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Stamping Copper

Stamping Copper

Stamping Copper

Good Evening,

I am looking to design and make a machining that can stamp out a 5mm hole in 3mm think copper.
I was wondering how I would go about calculating the force needed to do this.

Also, does anyone think that this would be possible pneumatically with an air piston running off an air compressor?

Many thanks

RE: Stamping Copper

Please provide a sketch of the hoop

what quantities do you intend to produce?

RE: Stamping Copper

Sorry, that was a Typo, was meant to say "5mm Hole", so it's just a simple 5mm diameter hole to be punched out.

I would say around 2000 holes per week.

RE: Stamping Copper

Thanks for the link

So using that, I need less than a tonne.
Is that something that can be achieved pneumatically?

RE: Stamping Copper

I don't know the details of the machine, but we have a pneumatic press for stamping beryllium copper (a little harder than copper).
Copper is soft, doesn't take much force.

Chris, CSWP
ctophers home

RE: Stamping Copper

Hi Chris,

Appreciate the reply. If you get chance to see the make and model of the machine please let me know

RE: Stamping Copper

It would be possible to punch these by hand with a Whitney punch

You could also use a Unipunch setup in a press brake, or with a custom pneumatic arrangement. There is discussion of this on the Unipunch website.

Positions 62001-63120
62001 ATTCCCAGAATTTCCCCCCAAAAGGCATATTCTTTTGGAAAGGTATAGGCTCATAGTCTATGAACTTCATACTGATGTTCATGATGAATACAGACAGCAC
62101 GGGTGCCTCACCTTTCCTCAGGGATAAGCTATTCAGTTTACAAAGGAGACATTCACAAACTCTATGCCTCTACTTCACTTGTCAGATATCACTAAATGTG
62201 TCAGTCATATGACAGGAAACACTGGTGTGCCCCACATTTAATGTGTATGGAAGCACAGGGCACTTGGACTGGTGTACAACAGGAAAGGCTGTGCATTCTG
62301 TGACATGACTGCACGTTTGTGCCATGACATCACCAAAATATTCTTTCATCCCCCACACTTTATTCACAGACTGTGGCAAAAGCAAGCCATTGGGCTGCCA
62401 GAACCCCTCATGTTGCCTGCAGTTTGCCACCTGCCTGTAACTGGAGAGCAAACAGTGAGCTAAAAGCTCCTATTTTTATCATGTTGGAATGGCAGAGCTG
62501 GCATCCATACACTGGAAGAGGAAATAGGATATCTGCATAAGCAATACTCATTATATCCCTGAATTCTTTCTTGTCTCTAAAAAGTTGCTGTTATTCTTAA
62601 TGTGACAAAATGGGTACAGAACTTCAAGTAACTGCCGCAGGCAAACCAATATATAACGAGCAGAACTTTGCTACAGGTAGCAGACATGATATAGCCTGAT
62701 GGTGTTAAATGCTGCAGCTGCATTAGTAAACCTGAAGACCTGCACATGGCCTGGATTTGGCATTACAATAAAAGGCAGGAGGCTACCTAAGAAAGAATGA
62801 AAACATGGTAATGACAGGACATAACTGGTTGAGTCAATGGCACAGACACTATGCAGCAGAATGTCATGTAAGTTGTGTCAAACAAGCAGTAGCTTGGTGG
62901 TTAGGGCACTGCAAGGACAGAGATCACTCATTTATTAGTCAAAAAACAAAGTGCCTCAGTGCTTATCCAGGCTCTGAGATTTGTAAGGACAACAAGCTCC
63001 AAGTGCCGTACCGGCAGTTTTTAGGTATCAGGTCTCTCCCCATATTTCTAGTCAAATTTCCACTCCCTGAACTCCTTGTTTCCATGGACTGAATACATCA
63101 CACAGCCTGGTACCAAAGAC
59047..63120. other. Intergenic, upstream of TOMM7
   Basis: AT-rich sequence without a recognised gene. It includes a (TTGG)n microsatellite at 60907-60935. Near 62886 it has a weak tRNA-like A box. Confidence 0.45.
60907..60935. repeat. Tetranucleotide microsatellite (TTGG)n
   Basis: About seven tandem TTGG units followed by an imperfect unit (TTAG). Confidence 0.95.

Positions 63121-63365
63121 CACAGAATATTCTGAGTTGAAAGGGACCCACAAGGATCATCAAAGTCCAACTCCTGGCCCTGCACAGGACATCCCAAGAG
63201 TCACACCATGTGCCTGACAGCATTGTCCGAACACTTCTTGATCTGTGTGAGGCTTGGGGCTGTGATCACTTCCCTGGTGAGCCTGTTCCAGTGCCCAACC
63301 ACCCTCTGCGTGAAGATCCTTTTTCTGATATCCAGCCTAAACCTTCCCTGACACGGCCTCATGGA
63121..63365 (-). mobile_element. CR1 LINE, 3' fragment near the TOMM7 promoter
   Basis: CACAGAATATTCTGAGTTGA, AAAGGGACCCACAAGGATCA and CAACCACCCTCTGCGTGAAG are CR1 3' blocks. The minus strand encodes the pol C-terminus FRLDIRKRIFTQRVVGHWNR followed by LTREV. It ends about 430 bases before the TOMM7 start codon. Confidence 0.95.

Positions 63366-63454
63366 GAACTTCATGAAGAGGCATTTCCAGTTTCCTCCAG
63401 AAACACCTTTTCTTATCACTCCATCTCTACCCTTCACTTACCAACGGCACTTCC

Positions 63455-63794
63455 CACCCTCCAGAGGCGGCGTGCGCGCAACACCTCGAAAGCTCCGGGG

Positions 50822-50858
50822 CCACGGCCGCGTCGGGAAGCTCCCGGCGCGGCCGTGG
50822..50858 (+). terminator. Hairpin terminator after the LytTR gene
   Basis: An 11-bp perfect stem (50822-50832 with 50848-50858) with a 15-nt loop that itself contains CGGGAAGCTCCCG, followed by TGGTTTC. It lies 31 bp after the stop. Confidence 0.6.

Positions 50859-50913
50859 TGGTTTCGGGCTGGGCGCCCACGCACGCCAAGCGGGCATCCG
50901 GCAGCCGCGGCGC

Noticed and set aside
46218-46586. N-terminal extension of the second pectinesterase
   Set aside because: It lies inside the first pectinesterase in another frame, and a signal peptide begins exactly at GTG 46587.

RE: Stamping Copper

Thanks DVD

I would certainly like a press brake setup, but I don't have the facility to place such a large machine unfortunately, and I only have access to 240v

I would be punching in the region of 2000 holes per week

RE: Stamping Copper

If I have done my F = P * A right, 100 psi shop air and a 5" cylinder would get you a ton (2000 lb).



The problem with sloppy work is that the supply FAR EXCEEDS the demand

RE: Stamping Copper

small holes in thick material (especially when it is soft) are a job for 'fine blanking'.
If you look it up there will be a lot of info.
There is considerable clamping force applied and then the punch is driven quickly.
It results in very clean holes.
We had special toolset made for an electrical solenoid driven press.
We were putting coffin shaped holes about 3x5mm into 5mm thick high purity Cu.